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Photoshop has become an indispensible tool for photographers, designers, and all other creative professionals, as well as students. Photoshop CS4 Essential Training teaches a broad spectrum of core skills that are common to many creative fields: working with layers and selections; adjusting, manipulating, and retouching photos; painting; adding text; automating; preparing files for output; and more. Instructor Jan Kabili demonstrates established techniques as well as those made possible by some of the new features unique to Photoshop CS4. This course is indispensable to those who are new to the application, just learning this version, or expanding their skills. Example files accompany the course.
When you are retouching a face, you can do more than just cover up imperfections and emphasize the good points. You can actually change the shape of the face, and that's what I want to show you how to do in this movie. I'm working this time with face_6.psd and you can see that I've done quite a bit of retouching to this image already. I've used the Healing, Patch, and Clone tools to reduce some imperfections, and then I've used a combination of techniques to make the eyes look better, and I've tried to do all of this on separate layers, so that anything can be changed or deleted if necessary.
To change the shape of the face I'm going to use the Liquify filter. The Liquify filter applies to a single layer only. So I need to make a composite of all of these changes and the original image on one single layer. To do that, I'll select the top layer in layers stack, I'll hold down the Option key on a Mac or the Alt key on a PC, and I'll click the panel menu in the Layers panel, and I'll choose Merge Visible, and that gives me this composite layer. If I hold the Option key on the Mac or the Alt key on a PC and click the eye icon to the left of this in new layer, you'll see all the other layers turned off temporarily, but I still have all of my changes on this one layer that's showing.
So I'll Option or Alt+click again on there eye icon to bring the other layers back, and I'm going to name the new layer by double-clicking its name and I'll call this one reshape. With the new reshape layer selected, I'm going to go to the Filter menu at the top of the screen and I'm going to choose Liquify. Liquify is actually more than just a filter. It's an entire interface as you see here, and for the most part, you don't have to use all these controls. Pretty much I everything I do in this dialog box is limited to using a few tools from the toolbox on the left.
The first of those is the Forward Warp tool here. I'm going to select that one and then I'm going to come into the image and I'm going to change the shape of the face over here. I've got to zoom in so I can see more clearly what I'm doing. So I get the Zoom tool, and I'll click on the image, and then with that Forward Warp tool, I'll move next to the image and I'll reduce my brush size by pressing the left bracket key. Now what I'm going to do here is just very carefully push on the pixels of the face. Pushing them in just a little bit. I can't go very far or it won't look real and the hair will get all tangled up, and I have to be very careful to keep relatively straight line there.
I already see a little bit of a problem with the hair, but I'm just going to ignore that for now because I don't want take your time as you watch me fixing this. So I've changed the line of the face there. I can even push in this area of the jaw. Now I can go over to the other side and do something similar there. On an older person, you can use the same technique to lift up the chin. We can also push in her ear here and I see just a couple of more spots that I might want to make a little narrower. But that's not all I can do.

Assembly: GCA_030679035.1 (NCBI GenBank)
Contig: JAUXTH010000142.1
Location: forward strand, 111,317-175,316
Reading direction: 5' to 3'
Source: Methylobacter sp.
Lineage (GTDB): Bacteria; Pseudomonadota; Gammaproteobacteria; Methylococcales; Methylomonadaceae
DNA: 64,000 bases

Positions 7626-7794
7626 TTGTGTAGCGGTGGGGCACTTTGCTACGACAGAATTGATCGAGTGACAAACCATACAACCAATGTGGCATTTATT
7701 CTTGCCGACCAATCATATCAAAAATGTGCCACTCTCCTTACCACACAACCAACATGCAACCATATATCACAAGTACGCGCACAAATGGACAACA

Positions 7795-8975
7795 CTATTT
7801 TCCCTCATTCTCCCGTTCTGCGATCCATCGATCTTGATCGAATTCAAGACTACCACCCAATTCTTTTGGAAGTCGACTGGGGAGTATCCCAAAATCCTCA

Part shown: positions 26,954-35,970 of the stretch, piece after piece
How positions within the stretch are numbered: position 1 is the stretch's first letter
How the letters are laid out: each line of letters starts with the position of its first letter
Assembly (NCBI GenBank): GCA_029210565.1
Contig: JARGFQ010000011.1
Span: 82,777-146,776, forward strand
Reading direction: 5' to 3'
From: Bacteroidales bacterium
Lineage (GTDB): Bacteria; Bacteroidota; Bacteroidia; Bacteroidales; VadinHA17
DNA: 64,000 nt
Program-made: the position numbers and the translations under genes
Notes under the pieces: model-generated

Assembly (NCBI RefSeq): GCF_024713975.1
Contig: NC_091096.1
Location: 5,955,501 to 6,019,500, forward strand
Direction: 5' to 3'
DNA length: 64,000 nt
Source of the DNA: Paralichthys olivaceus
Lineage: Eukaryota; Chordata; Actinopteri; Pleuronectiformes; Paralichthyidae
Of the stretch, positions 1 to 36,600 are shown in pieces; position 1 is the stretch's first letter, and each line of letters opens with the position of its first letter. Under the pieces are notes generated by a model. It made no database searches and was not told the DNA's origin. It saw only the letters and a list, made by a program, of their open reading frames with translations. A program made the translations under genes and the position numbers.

Her mouth is turning down at the corners quite a bit, so I'm going to use this very same tool to push the edges of the mouth up. I'm pressing the left bracket key to make my brush smaller and then I'm going to come in and I'm just going to push those pixels up a bit. Again, you have to be careful that you don't make it look unreal. If I go too far, I'll press the Command and Z key on the Mac that's Ctrl+Z key on a PC and to go back more than one step I'll hold the Option key and press Command+Z on the Mac, Ctrl+Z on the PC. So I'm going to try that right side again.
I think I am going to make my brush bigger this time and give it a push with a little bigger brush and that looks better. I'm also going to try to push up this area of her nose. This time I'll need a smaller brush and I'm just going to push a little, and then I'm going to take another tool, which is the tool right here, the Pucker tool, and with the Pucker tool, I'll move my cursor over the tip of her nose and I'll make the cursor bigger this time by pressing up the right bracket key several times, and then I'm going to click to bring in the pixels right at the tip of her nose, just to firm it up a little bit, and I can do the same as I move back along the nose here.
I could try the same technique on the nostrils, trying to bring them in a little, but again I don't want to go too far or it won't look real. Good! So now I'm going to click OK and that takes us back out at the Liquify filter and into our image and we can see how it looks. It's very subtle, if I turn that reshape layer off temporarily by clicking its eye icon, you can compare how things are now with the way they were a moment ago. You can see that the face was wider and the mouth down turned, and the nose a little more blunt than it currently is.
Now I don't know if you agree with these changes, but I just wanted to show you the kind thing you can do, and the key is to use a light hand and only change things in a subtle manner to make the model look better.
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